By Peter Bloedel
A bunch of ice-fishing buddies concoct a plan to entice their friend, Oskar, from Florida, to come back up north to Minnesota. Their enticement is to build “the grandmother” of all icehouses; a giant ice chateau, complete with a kitchen, opulent dining room, bedrooms, running water, a bathroom, a sauna, and, of course, ice fishing holes. The icehouse is obviously a huge undertaking, and has to be kept a secret from all of the guys’ wives. To the absolute joy of his friends, Oskar gets on board with the plan. However, he has another reason for coming back to Minnesota – a reason he hasn’t shared with his buddies. The characters seem like regular people. They do such things as sit on the ice and fish, swat mosquitoes, and enjoy church pot luck wedding receptions. This is priceless, off-the-wall comedy.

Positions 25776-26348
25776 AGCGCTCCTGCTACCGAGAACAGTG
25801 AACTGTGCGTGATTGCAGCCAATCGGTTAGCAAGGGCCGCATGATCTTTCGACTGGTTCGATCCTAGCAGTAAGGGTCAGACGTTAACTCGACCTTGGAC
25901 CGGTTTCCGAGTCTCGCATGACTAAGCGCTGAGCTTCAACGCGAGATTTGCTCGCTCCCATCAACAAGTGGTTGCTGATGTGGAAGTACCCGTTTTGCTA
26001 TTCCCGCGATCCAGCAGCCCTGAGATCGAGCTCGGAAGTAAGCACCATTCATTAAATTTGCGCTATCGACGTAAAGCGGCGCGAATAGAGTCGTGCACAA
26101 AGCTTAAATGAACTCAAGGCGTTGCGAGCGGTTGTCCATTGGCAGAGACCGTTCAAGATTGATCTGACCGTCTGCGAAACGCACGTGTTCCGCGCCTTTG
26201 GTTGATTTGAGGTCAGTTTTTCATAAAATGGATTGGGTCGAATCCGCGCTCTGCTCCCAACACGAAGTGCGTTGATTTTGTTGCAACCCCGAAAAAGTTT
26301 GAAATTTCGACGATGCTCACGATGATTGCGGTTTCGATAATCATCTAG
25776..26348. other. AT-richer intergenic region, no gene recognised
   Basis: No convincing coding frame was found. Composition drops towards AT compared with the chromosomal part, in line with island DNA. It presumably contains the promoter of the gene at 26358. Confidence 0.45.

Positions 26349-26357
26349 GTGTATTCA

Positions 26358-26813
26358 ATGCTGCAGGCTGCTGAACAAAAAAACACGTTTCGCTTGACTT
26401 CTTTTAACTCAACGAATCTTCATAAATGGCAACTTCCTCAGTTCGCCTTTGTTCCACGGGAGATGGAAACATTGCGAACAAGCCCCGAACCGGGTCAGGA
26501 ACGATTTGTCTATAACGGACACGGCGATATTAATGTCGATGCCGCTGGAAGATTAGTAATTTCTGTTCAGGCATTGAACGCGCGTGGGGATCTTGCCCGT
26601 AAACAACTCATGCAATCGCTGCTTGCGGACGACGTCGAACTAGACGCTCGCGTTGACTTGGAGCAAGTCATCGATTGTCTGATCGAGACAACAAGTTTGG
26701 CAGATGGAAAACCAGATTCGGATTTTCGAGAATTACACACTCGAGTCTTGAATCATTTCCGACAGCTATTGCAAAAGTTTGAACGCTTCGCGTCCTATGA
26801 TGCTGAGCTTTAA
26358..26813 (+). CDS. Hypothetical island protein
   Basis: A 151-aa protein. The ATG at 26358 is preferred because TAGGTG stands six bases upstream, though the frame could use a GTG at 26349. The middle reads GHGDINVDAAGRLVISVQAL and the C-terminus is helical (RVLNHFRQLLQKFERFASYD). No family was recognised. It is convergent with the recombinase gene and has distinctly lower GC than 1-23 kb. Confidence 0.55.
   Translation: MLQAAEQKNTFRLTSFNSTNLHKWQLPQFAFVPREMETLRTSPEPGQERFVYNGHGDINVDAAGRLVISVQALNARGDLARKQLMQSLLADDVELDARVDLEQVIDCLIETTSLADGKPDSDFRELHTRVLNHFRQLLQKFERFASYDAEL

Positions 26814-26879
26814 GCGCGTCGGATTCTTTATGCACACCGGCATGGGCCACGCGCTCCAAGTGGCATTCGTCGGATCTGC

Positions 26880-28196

Cast: (ages flexible)
Ingrid Kristensen, woman in her fifties/sixties.
Oskar Kristensen, man in his fifties/sixties.
Arn Larsen, man in his fifties/sixties.
Helen Larsen, woman in her fifties/sixties, Arn’s wife.
Conrad Torvildstad, man in his forties/fifties.
Sarah Torvildstad, woman in her forties/fifties, Conrad’s wife.
Lars Magnuson, a man in his thirties/forties.
Camilla Magnuson, a woman in her thirties/forties, Lars’ wife.
Wilhelm Jorgenson, a man in his thirties/forties.
Rita Jorgenson, a woman in her thirties/forties, Wilhelm’s wife.
Erik Torvildstad, a younger man, son of Conrad and Sarah.
Michelle Steltzer, a younger woman, fiance of Erik.
Lenora Steltzer, woman in her fifties, Michelle’s mother.
Setting: The towns of Middle Creek and Lake Hulda, Minnesota. The culture is emblematic of a simpler time around the end of the 20th century.